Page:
To My Boyfriend Who Wants To Be An Officer, I Am Scared For Your Life As You Protect Mine

To My Boyfriend Who Wants To Be An Officer, I Am Scared For Your Life As You Protect Mine

You are debating on accepting the call of duty as I am struggling to you thinking about it.

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I told you from the very beginning I would support you in anything you chose to do; I just didn't think it would be this hard.

You told me today that you wanted to become a police officer. It is a noble duty, a respectable and honorable one, but one that leaves me feeling heavy-hearted.

When you first told me, I was more in denial. I thought you decided because you felt like there were no other options. I went through different websites trying to find things you might enjoy instead of this, but nothing worked. Why should it? This is what you want.

I want you to be happy, I really do, but as I am writing this, I am pouring my eyes out. Having the tears drip on my keyboard because, in my heart, I ache. I think of our future together and how one day we would have a home and child, and then one day you're not there. I see the late nights you come home stressed from your work day and I can't really do anything to help. I see the missed birthdays, Christmas days, and anniversaries. All because your heart is so golden, so pure to put your life on the line to protect the people around you. Including mine.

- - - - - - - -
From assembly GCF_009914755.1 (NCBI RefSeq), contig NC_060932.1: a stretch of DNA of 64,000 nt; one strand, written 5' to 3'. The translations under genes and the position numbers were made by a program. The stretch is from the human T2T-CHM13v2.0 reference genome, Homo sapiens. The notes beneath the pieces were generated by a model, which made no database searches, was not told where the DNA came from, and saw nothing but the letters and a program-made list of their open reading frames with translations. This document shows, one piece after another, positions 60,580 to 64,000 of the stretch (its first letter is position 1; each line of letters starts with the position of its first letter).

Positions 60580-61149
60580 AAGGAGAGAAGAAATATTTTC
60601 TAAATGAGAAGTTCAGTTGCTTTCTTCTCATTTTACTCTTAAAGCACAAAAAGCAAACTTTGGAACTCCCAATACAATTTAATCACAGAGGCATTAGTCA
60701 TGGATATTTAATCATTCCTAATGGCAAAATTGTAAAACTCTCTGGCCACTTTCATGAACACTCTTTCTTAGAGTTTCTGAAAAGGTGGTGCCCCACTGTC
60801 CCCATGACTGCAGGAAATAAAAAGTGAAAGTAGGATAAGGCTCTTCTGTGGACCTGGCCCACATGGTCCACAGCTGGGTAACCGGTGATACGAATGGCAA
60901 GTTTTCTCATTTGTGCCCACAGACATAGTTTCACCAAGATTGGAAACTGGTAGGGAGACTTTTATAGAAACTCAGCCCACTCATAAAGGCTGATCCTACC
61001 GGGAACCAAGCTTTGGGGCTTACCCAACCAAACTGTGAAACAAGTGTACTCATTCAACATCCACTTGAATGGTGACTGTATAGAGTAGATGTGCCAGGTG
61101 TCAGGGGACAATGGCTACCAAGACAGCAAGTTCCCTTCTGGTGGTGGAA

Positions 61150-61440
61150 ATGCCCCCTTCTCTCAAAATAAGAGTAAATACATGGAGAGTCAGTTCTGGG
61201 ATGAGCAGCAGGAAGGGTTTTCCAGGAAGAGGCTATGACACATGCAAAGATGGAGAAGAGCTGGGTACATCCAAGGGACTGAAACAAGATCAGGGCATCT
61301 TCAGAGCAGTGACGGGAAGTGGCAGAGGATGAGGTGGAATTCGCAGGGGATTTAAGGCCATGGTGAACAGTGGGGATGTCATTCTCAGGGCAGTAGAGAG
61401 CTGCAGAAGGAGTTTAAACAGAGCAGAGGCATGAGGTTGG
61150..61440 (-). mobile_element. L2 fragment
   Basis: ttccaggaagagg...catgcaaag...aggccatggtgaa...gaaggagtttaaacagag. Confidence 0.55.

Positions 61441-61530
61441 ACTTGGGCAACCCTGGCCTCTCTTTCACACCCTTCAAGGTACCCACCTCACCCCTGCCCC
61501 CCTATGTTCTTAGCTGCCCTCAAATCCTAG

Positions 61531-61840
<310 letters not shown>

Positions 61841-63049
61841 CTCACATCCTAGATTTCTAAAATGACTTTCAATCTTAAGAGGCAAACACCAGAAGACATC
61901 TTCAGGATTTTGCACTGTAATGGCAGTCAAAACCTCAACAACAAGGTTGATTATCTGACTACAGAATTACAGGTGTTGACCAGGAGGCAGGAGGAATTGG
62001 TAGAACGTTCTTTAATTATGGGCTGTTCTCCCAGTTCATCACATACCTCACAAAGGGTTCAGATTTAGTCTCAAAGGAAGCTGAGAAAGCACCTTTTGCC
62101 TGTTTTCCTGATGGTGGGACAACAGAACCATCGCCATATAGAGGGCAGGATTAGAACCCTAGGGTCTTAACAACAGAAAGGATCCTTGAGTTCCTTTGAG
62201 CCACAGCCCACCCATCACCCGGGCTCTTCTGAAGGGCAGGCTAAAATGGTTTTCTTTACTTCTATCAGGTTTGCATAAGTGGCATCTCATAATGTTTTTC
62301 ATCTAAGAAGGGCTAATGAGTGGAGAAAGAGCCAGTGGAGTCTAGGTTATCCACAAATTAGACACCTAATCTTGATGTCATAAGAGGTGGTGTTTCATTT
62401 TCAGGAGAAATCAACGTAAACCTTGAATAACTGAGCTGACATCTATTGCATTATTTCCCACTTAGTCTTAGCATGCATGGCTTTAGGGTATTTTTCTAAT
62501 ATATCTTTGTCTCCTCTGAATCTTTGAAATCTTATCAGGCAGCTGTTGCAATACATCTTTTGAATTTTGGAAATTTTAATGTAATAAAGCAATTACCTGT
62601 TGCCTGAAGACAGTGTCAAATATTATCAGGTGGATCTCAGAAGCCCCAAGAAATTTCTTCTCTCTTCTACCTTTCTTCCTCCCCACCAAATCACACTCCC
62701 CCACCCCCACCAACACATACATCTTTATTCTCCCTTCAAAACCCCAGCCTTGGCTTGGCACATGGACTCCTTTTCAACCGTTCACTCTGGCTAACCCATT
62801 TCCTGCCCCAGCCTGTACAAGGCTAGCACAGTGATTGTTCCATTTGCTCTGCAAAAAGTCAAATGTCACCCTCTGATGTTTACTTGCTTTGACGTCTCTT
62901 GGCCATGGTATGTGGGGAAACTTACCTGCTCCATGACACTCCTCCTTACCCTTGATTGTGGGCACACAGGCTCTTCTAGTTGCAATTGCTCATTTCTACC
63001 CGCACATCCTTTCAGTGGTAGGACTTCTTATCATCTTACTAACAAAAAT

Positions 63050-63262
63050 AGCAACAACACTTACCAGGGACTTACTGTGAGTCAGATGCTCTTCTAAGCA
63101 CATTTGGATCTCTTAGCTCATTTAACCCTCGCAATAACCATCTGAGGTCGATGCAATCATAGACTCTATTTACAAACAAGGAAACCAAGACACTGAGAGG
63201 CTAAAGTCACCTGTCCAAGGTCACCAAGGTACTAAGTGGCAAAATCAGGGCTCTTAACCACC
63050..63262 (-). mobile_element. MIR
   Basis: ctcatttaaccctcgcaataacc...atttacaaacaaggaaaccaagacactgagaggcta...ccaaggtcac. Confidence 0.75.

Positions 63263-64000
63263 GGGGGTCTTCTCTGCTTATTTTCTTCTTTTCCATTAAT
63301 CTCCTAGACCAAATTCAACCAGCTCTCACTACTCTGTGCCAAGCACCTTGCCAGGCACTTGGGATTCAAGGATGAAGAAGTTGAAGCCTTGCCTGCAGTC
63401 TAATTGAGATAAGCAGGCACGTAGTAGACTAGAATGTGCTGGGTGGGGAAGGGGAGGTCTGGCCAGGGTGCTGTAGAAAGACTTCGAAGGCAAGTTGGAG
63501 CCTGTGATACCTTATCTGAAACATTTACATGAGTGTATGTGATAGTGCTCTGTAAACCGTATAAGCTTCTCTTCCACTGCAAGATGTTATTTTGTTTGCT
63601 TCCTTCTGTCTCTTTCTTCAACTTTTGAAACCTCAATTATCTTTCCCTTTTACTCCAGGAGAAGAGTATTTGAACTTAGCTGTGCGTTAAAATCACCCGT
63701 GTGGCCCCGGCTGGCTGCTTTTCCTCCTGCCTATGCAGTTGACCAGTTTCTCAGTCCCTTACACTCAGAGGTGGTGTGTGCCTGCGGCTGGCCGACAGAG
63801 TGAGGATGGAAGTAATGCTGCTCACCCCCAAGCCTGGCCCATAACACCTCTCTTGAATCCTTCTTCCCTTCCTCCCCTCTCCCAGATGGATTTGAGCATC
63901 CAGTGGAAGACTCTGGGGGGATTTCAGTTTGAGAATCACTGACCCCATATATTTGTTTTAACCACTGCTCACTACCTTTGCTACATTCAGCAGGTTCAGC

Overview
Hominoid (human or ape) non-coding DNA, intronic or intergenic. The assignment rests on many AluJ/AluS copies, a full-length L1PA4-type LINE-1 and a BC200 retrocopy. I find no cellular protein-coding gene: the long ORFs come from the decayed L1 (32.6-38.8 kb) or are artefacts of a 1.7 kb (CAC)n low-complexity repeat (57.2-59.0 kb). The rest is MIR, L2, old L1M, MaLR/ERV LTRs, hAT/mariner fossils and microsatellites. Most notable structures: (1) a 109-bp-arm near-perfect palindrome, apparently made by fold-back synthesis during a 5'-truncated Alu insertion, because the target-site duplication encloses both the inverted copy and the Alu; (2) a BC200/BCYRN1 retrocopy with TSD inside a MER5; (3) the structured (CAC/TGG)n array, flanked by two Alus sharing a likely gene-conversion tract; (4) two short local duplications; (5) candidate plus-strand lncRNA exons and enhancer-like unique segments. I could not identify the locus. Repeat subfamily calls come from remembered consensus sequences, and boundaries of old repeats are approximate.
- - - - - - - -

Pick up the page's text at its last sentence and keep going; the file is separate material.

I know this is an honorable job and one you have wanted for a long time. I just need to process it. This won't be what it is like on TV. Not like "911" or "Chicago PD" or those other shows that people watch every Monday night in the comfort of their living rooms.

No, this will be our lives. Our reality.

Everything on the news will be magnified. I will be watching every day making sure I don't see your name on the screen. Police corruption, miscommunication, etc., will be tied in. I am a worrisome girl, you know that. But I will eventually be at ease.

But I do want this for you. I want you to do this and I will not stand in your way. But please do this for you. Not for me, or your family, or to make instant money. But because it is deep in your heart and you can see yourself doing it for a long time.

I want you to work hard. I will run the miles with you, I will help with the push-ups, heck, I will even go to a shooting range (only once, because they scare me a little). I will do everything I can to show you that you're it for me; and even though I am scared out of my mind about this. I know that God will have you every day you step out of the door.

-Your #1 fan

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Not Being Attracted To Another Race Doesn't (Necessarily) Make You Racist